I read an advertorial on BoatUS.com on pump capacity and because Google is smart it serves my an article on a sailing crew fighting to keep up with the incoming amount of water after a collision with a whale or container or refrigerator. Which made me added 2 essential parts on my safety list on preparing our Seawind 1260 for an circumnavigation.
Bilge pump real capacity
Interesting article with one picture saying it all. In a normal situation you will lose ~50-70% of the advertised capacity of a bilge pump. 70% of 2.000 litre per hour ( ~510 gph) is a 10 ltr bucket per minute. Alternatives are water intake of your engine, 70-100 litres per minute and the manual bilge pump at a max of 50 litres per minute.
It will handle a leak on your water system, rain, sea or bow water in heavy conditions. But it is a false feeling of safety to think it will keep you afloat.
Industrial Sewage Pump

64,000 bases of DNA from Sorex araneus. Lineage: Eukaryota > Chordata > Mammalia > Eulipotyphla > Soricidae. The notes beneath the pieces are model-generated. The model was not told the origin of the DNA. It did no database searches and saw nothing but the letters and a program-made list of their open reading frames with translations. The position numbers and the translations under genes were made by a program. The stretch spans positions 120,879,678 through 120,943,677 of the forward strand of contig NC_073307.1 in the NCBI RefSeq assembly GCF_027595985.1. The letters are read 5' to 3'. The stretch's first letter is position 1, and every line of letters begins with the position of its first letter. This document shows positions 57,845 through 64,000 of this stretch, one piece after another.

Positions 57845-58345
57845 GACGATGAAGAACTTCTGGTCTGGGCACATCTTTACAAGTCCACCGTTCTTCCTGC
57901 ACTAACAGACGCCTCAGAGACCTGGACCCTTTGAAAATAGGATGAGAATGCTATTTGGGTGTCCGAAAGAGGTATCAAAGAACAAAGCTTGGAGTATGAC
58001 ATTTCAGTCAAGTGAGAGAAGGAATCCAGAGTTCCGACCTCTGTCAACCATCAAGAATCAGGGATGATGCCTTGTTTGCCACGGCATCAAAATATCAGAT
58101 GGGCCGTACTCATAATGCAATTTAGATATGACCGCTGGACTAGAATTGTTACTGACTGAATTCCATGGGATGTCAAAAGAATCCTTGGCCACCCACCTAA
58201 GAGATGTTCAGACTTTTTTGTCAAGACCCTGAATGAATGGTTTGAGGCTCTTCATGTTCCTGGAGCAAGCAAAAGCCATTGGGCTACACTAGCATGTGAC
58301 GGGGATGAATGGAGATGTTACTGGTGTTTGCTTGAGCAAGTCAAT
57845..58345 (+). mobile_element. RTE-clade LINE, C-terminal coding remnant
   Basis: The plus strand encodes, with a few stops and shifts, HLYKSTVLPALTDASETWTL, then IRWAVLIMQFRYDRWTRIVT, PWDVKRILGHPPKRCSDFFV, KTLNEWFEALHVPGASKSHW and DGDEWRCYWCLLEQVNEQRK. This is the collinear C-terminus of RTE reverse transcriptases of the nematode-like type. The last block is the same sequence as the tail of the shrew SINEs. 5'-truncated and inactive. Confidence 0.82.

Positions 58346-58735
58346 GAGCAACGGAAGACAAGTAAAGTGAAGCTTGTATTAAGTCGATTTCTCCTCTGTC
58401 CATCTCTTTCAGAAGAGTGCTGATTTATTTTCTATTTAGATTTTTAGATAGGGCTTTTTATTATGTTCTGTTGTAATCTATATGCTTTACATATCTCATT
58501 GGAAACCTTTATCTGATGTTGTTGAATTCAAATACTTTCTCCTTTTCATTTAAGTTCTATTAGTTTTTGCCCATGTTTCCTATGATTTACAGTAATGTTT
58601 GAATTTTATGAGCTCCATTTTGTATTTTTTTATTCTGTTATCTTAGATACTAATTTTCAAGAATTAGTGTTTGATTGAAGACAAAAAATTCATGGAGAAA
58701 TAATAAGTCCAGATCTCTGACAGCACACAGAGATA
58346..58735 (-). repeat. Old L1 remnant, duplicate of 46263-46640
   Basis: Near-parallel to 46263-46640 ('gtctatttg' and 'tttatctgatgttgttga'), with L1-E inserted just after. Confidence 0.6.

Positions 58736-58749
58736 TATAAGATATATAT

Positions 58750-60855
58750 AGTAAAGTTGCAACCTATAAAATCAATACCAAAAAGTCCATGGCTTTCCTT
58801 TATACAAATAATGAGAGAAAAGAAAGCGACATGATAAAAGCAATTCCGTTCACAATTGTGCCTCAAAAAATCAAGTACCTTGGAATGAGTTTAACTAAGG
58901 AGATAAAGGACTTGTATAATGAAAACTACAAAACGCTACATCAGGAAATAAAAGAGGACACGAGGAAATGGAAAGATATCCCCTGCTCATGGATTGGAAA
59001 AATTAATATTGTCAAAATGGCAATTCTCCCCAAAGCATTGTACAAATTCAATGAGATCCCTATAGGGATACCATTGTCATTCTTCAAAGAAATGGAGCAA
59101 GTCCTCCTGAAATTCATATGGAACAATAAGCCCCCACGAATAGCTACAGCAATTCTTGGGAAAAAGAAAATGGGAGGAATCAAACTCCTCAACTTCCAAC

Part of the problem is the use of 12 volt DC. You need a lot of ampere to obtain a higher wattage. So switching to 230 volt AC is a first step. Second step is you need a more industrial design to pump a higher volume. So after looking around I opted for a sewage pump of Vevor, heavy duty, big hose etc. You need electricity, at least one engine running and your converter higher up, not in the engine room.
Everybody odd to have conic wooden plugs for an broken valve or hull transit. But for a real crash or a rip that is useless. A lot of stories and experiments on other solutions. Remarkable good is stuffing a pillow into the crash hole securing it with wooden beams etc. In a closed bow compartment stuffing in fenders, classic cork life jackets etc to suppress the water and obtain bouncy, also works. For larger cracks a sail outside the hull, but it is difficult to deploy and to keep it in the right place. And of course there is fiberglass and epoxy.
A Spanish company, aplTec, took that idea to the next level and developed a product called Composite Patch, a easy to deploy fiberglass sticker to repair survives, even underwater. It´s around now for a decade and seems to work quit well. The shelf life is 18 months.